In a dysfunction in one spouse problem, according to Kerr (2000), one spouse pressures the other spouse to think and act one way and then the other spouse yields to that pressure. If anxiety levels rise in these problems, psychiatric, medical, or social dysfunction may develop (Kerr, 2000). In impairment of one or more children problems, according to Kerr (2000), the spouses focus their anxieties on one or more of their children and the children focus their anxiety on them which can ultimately impair school performance, social relationships, and even health (Kerr, 2000). In emotional distance problems, according to Kerr (2000), people distances themselves from others to reduce the intensity of the relationship, but risk isolation from each other. The fourth concept of this theory is the family projection process. This concept describes the primary way parents transmit their emotional problems to a child (Kerr, 2000).
This process can impair the functioning of one or more children and can increase their clinical symptoms. Some problems that children inherit from their parents include the need for attention and approval; difficulty dealing with expectations; the tendency to blame oneself or others; feeling responsible for the happiness of others or that others are responsible for one’s own happiness; and acting impulsively to relieve the anxiety of the moment rather than tolerating anxiety and acting thoughtfully (Kerr, 2000). Parents have different roles in this process: mothers are the primary caretakers and experience more emotional involvement with one or more child and fathers experience the outside of the triangle, except in high level of tensions among the mother and child (children) (Kerr, 2000).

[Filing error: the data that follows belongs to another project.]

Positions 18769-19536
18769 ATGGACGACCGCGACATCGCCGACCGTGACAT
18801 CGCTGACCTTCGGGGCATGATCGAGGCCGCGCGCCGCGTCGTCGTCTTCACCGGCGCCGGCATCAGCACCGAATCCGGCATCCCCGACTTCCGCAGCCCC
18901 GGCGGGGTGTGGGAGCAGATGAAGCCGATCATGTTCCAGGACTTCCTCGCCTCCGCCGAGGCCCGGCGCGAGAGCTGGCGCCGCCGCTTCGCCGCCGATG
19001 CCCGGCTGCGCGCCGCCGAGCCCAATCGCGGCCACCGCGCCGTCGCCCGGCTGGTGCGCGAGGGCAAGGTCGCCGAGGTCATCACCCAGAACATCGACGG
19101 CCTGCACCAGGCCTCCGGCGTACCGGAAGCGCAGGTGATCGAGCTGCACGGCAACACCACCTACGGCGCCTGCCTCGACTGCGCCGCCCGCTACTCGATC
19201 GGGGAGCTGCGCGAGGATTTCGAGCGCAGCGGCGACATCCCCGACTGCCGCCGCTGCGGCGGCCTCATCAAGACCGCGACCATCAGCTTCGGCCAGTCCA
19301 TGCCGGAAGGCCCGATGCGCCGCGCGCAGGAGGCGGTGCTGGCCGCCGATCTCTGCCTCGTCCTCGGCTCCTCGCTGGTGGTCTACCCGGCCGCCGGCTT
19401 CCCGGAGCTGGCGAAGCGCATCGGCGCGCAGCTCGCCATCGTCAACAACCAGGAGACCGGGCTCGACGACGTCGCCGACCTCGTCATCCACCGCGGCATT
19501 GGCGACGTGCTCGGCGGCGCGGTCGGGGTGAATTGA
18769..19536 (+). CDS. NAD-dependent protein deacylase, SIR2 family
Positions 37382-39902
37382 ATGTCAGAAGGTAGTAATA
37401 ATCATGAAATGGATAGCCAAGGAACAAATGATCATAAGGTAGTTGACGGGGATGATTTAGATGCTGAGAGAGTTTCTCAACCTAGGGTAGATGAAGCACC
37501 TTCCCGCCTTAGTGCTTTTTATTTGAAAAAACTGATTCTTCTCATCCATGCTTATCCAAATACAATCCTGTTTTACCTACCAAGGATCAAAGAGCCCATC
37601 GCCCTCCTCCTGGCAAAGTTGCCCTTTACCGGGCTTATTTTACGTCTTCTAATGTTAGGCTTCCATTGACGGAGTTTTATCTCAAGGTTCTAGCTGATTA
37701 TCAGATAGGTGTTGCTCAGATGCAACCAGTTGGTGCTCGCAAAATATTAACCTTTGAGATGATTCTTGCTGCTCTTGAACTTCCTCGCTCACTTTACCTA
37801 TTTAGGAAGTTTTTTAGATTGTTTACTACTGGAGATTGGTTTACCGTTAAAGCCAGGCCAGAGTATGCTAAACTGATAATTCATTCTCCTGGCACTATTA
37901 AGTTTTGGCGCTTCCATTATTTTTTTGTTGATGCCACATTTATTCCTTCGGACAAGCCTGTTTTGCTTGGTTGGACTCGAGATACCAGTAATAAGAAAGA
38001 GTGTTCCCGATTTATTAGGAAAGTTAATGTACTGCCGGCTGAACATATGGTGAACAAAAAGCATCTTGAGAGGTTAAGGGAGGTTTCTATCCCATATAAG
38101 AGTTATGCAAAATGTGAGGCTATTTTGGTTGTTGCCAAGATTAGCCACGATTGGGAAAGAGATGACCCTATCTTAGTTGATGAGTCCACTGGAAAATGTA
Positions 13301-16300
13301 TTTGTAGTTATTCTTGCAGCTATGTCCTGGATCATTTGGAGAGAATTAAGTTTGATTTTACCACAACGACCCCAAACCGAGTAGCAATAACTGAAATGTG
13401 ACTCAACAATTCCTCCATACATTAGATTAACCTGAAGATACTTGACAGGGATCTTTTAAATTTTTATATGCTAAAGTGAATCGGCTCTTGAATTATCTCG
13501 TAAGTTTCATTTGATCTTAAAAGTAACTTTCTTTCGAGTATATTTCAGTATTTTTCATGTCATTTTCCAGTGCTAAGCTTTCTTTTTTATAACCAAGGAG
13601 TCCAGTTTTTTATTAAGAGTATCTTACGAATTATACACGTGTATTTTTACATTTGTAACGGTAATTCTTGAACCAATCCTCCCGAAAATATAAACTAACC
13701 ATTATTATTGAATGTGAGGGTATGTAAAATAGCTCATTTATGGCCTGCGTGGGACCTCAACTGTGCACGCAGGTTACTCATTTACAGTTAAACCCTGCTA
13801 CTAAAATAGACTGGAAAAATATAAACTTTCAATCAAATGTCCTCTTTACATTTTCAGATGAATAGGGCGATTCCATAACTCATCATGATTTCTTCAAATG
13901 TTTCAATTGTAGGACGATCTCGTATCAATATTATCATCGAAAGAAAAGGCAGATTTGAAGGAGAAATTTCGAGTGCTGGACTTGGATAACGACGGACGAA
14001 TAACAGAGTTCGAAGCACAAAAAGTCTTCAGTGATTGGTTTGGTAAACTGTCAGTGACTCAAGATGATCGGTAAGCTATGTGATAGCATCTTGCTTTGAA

Even though Ana’s son is only one years old, problems may arise in him later on in life because of the problems going on at home right now and with the father being deployed. The fifth concept of this theory is multigenerational transmission process. This process describes how small differences in the levels of differentiation between parents and their offspring lead over many generations to marked differences in differentiation among the members of a multigenerational family (Kerr, 2000). Why did you choose this theory over the others?
The Family Systems
Theory was chosen for the evaluation of Ana’s case study because this theory focuses on the family not just the individual alone. Even though Ana went in for a counseling session alone, there are underlying issues that most likely involve her family as well. What will be the goals of counseling and what intervention strategies are used to accomplish those goals?
The goal of the Bowen Family Systems Theory (BFST) is to help an individual or individuals separate from the family (Titelman, 2008). According to Murdock (2013), an individual must remember that this separation does not mean that he or she needs to cut their family from their life. This theory should help an individual alter the way they reactive in relationships and change the way they handle stress (Murdock, 2013).
There is an intervention strategy that can help accomplish the goal of the BFST. This strategy is process questioning. According to Murdock (2013), the questions that are asked help an individual avoid the emotion that is associated with content questions. Is the theory designed for short- or long-term counseling?
The BFST is designed for long-term counseling. Treatment of an individual can potentially take years to complete, however, it does depend on the individual and well they advance and overcome their treatment goals (Withers, 2012). What will be the counselor’s role with this client?
A BFST counselor remains detriangled in this type of counseling session by presenting themselves as objectively and unemotionally (Kerr, 1981; Murdock, 2013). The counselor is there to teach the client about the operation of family systems (Murdock, 2013). In order to effectively treat an individual, according to Murdock (2013), a counselor should undergo their own BFST therapy himself. What is the client’s role in counseling?